Wednesday, October 26, 2011

Tools of the Trade- Filters

Hello, Volks! Welcome to Hohenfels and to our newest post. In today’s Tools of the Trade, we’re going to talk about filters.

Filters are glass that goes on the end of your lens. There are many types of filters, some for artistic purposes, some are for technical purposes, and some are to protect your lens.

The 2 basic set-ups are the square filter, which uses a holder that fits onto your lens, and the screw-in.

Most people use the screw-in filter. When selecting a screw-in filter, you must ensure that the filter’s diameter matches that of your lens. A 58mm lens requires a 58mm filter. The threads are universal, so moving from lens to another of the same diameter is not a problem. They come in many types, and are usually more widely available.

Square filters use an adapter ring that screws into your lens just like a screw-in filter. The ring remains in place when you switch your filters to another lens. Having one adapter for each lens allows you to move your filters easily from lens to lens, and back. Cokin makes the most common square filters, and they have several types and varieties. The basic and most common ones for our needs are the P series. With square filters, you have the extra advantage of staking several together without vignetting on your image.

The first filter you either did, or should, purchase is a UV. This is a cheap filter to place over the end of your lens. It limits UV radiation, but the main reason for having it is that it will protect the glass in your lens. Breaking a filter costs just a small amount to replace, whereas breaking a lens costs considerably more.

The next in the line of types is the circular polarizer, or CP. You can replace your UV with a CP and prevent vignetting caused by stacking your filters. It increases contrast and darkens blue skies. It can do a lot more than that, including improving the color contrasts. The main feature beyond that is that when properly turned, it can remove reflections from glass, water, plastic, and most sources, except metal and mirrors. This effect is strongest when your light is approximately 90 degrees to your left or right with the lens facing forward. You use this lens by turning the filter’s twist ring until you obtain the desired results. Look for one that has good coating and no impact on your color balance.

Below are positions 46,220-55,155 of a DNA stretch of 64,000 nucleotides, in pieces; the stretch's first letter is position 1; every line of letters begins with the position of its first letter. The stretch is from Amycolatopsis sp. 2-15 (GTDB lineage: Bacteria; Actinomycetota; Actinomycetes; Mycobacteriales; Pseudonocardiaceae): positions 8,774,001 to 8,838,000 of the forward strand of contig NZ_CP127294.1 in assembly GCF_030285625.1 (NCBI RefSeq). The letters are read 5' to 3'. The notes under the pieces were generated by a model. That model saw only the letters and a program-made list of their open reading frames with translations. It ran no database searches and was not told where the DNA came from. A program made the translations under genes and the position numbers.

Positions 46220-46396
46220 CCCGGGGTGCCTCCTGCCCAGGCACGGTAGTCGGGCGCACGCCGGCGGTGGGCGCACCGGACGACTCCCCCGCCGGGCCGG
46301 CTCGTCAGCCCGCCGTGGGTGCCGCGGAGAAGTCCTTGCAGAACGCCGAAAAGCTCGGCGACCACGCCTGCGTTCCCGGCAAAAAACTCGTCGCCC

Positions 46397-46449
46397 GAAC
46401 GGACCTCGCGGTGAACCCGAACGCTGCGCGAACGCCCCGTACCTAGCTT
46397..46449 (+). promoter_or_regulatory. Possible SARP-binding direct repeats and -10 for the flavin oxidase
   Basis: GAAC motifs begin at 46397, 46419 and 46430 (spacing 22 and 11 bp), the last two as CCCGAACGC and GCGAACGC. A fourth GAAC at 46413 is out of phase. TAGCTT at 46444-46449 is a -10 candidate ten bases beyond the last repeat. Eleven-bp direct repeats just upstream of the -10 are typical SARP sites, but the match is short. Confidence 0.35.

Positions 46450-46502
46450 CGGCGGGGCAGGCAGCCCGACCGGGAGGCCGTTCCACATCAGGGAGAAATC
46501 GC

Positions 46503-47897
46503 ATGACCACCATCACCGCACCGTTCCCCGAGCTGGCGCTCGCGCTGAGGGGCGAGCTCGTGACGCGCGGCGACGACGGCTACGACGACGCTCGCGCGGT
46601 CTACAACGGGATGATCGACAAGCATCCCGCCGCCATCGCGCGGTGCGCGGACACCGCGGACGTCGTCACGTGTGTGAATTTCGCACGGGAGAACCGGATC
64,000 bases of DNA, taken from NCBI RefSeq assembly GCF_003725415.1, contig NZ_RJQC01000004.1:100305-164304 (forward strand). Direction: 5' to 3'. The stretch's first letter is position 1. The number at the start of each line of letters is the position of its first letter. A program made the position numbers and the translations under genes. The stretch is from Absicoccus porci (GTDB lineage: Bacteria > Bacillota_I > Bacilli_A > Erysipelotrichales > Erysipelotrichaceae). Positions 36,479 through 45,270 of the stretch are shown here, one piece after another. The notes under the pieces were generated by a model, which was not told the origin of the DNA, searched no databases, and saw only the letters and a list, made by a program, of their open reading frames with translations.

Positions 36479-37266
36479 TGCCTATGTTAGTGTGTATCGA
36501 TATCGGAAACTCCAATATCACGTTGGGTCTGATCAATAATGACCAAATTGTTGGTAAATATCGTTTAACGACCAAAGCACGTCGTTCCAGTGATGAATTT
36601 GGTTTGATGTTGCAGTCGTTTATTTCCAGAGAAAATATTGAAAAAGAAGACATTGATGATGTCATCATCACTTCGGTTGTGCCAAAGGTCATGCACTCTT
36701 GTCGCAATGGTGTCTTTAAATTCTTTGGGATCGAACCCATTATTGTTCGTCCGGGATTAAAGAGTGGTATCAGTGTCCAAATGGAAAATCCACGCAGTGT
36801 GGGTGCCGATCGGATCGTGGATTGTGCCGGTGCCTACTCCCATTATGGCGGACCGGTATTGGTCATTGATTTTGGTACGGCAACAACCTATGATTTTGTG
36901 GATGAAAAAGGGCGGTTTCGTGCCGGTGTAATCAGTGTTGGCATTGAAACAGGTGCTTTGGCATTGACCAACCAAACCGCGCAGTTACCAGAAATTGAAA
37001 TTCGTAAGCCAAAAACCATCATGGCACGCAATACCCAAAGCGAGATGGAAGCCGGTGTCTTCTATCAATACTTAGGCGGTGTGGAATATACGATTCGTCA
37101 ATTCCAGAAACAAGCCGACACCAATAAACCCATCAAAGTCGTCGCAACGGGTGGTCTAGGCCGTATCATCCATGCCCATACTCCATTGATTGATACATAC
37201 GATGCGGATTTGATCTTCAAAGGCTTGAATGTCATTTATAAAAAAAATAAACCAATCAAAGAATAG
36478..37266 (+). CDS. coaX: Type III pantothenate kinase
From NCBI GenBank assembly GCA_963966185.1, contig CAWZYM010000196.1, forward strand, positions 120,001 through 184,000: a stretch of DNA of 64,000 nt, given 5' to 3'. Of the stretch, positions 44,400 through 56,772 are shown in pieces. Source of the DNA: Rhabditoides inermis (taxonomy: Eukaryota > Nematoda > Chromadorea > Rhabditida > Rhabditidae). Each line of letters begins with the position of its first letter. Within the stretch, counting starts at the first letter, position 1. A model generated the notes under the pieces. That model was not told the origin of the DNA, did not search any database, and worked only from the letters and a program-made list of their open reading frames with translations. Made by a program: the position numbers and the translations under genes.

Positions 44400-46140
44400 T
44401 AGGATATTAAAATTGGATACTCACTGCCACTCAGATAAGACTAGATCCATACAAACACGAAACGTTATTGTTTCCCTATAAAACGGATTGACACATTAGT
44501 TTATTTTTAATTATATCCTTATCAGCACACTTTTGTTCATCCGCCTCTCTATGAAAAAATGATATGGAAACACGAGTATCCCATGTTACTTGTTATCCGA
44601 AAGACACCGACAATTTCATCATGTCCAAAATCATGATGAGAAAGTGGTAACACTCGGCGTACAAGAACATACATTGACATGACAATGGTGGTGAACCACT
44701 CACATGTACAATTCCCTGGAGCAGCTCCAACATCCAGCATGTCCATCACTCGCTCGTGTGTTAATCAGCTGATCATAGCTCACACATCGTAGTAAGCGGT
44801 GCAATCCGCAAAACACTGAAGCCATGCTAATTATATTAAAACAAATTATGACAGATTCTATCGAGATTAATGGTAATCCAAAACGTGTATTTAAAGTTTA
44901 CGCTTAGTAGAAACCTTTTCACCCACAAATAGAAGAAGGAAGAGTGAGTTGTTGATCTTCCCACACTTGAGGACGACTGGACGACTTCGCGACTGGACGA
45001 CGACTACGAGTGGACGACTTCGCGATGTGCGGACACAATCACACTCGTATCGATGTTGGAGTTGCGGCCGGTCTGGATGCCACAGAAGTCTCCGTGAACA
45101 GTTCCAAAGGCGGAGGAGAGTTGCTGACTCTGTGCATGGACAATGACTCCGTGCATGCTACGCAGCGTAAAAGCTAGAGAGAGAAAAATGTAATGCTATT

Next up is the neutral density filter. These little gems can help reduce the light to your sensor, allowing for slower shutter speeds and nice effects in fog, or when shooting running water. They are great landscape tools, and properly placed in a shot can darken the sky, while allowing the landscape portion to be shot at a decent shutter speed. They come in numbers like 1, 2, 3, 4, etc. When numbered this way, the numbers refer to stops of light. 1 being a 1-stop reduction in light, and so on. The other system used to rate them in their density, in .3 increments. Each .3 increments equates to one stop. ND filters do not change the colors, as they pass light of all colors equally. When used on extremely bright objects, they increase contrast and improve image detail. There is also a graduated ND, which is an ND filter with reduction only about halfway down the length of the filter. This allows for darkening a sky while allowing the remaining portion of the image to remain unaffected.

Black and white photographers use colored filters to change to light hitting the film or sensor. Red filters pass red light and darken green and blue. Green filters pass green light and darken red. There are a whole series of color filters for both black and white and color photography. Most are labeled by their Wratten numbers, for instance 81A is a light warming filter. The Wratten system is available online and filters using this designation can be purchased online.

There are filters to soften the contrast, and other special effects, including adding starbursts, grids, and to increase the magnification of a lens. By knowing something about filters, you can get the right kind, and the best one for you and your photography.

There are shops in the local area, including Amberg and Regensburg that carry the different types of filters, and you can any of them online. Try to get a decent one, as low-end filters can add colorcasts and vignetting that will leave you wishing you hadn’t used a filter.

Enjoy the rest of your week! Surrounding the Hohenfels area are towns and sites worth shooting and adding a filter can make your art that much better.

Remember to get out and shoot with your filter and share your pics and questions by posting at the Hohenfels Volks Facebook page, and or by commenting here!

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